Aphasia and cognitive problems

For issues related to specific conditions and disabilities.
I care for my husband who has fluent aphasia. He also cannot recognise places, faces or often objects. He cannot read or write. As with all brain damage, these problems are very individual. He is cheerful and is a lovely man, and physically looks very good (so people don't realise how difficult it is to look after him).

I try to phone helplines, friends, meditation, medication, counselling, advice on specific charity websites, books. In the end I feel its just up to me to learn to cope, but I often feel I can't. Does anyone else wonder how to carry on???
Hi Victoria,
I care for my husband who has an acquired brain injury and he looks physically very well too. It is difficult when you are caring for some one with a "hidden" disability. many people think that there is nothing wrong with hubby! Image
It sounds to me like your husband has visual agnosia as well as the aphasia. This sort of disability is so individual that usually, its the carers who know more about it than anyone else - very few of the professionals know how to help. Does he recognise people by their voice? Can he work out what things are by touch? If so then I would suggest that you use the sort of aids used for blind people and talking books etc. Does he like music? Try musical concerts or pubs that have musicians/live bands instead of going to see things.

Also - take time out for yourself too, to give yourself a break. Then it will be a bit easier to carry on. Image
Dear Crocus

Your reply was extremely helpful thank you. You are the first person who has actually come up with some relevant helpful suggestions!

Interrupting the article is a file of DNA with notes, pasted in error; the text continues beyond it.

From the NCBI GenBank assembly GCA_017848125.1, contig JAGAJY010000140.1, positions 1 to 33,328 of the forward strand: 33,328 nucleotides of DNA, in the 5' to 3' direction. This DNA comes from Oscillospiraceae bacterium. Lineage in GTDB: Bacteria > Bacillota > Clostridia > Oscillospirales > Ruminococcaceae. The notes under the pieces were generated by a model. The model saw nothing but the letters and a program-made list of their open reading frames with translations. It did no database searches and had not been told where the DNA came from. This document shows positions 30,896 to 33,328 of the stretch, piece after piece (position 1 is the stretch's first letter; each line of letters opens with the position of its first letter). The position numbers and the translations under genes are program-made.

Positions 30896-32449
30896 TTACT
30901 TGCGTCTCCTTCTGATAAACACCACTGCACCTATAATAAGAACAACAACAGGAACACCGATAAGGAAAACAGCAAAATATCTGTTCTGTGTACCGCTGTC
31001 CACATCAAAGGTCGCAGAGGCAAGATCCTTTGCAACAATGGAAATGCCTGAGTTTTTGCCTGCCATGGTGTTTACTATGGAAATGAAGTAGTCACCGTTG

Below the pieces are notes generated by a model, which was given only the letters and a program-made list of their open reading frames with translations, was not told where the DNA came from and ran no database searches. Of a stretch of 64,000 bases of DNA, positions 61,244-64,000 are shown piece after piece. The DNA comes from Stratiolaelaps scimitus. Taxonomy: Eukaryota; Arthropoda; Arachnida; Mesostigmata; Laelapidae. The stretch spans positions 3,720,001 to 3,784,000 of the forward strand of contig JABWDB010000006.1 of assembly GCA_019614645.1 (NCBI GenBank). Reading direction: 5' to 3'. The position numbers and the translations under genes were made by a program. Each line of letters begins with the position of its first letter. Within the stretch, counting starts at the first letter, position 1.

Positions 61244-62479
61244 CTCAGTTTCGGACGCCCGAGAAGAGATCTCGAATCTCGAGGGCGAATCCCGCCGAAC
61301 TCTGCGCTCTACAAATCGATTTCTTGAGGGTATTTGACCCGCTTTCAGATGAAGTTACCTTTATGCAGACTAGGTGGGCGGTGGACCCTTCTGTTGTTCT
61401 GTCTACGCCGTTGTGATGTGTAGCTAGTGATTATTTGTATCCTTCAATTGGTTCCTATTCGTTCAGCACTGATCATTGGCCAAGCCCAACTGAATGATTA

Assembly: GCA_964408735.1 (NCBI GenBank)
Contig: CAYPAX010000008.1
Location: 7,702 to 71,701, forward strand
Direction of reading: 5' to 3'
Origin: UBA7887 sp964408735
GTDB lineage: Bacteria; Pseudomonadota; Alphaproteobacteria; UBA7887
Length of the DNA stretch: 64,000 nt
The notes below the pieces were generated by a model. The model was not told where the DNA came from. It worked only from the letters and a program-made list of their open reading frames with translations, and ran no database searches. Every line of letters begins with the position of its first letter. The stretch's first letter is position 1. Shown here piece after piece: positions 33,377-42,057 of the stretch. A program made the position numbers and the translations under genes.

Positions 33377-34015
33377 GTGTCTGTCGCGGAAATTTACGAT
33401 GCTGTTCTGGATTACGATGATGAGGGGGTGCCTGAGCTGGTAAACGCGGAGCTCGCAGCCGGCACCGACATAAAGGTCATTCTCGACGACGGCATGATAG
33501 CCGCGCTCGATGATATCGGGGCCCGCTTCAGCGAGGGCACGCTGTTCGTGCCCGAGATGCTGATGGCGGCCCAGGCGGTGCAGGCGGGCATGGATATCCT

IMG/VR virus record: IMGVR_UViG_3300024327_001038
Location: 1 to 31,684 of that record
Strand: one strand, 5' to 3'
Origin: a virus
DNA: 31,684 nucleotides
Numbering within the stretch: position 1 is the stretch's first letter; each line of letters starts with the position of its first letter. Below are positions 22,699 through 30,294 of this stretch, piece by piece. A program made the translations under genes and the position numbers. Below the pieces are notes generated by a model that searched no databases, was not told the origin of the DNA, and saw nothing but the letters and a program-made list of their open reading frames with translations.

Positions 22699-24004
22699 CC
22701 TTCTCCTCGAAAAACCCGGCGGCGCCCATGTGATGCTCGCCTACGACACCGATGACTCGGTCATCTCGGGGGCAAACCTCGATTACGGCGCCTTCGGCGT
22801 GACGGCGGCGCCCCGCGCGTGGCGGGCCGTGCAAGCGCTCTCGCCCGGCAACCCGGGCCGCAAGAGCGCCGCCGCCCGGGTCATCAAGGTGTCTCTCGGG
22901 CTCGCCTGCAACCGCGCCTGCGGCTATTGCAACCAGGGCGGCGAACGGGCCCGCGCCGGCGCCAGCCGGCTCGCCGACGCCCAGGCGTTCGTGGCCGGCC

I shall certainly try the music in pubs idea, as he does use voices rather than faces to recognise people and he does like listening to any sort of music. Also the help for people with visual problems is an idea, I have been so busy thinking the problem is in his brain (which it is) but that doesn't mean that it is not hindering his sight and recognition of objects. So, thank you so much for really useful ideas and for making me feel someone really does understand!

Kindest regards
Vicki
Hi vicki - you are welcome to send me a message any time if I can be of help
xx
Hi Victoria,

Just read your post from some time ago and wanted to say I so understand how you feel about coping with Aphasia. My husband suffered a major stroke a couple of years ago, very fit, then suddenly our world changed in an instant.

Like your husband, mine looks just fine and has regained quite a lot of his physical abilities, although has limited strength and is very shaky, he cannot write and reads very small amounts, his short/medium term memory is also affected, so I constantly have to explain and repeat myself or write things down, along with his personality which has totally changed. He rarely looks happy, is very self centred, selfish, restless and short tempered. His aphasia and apraxia have resulted in very limited communication, which unless you live with it, is beyond difficult to explain and the effect it has on everything in day to day life is just so difficult. I often feel mentally drained from the stress it causes and physically exhausted from the added chores I now have to do because he can't. Like you mentioned, after the initial help, you are left to cope and it is just so hard at times. Unless you live with someone with Aphasia you just cannot understand how draining and exhausting it can be! I guess we all take a simple conversation for granted until you can't have one.

I'm not sure if you will read this as its a long time since you posted, but if you do, it would be good to communicate with each other for some much needed moral support. Xx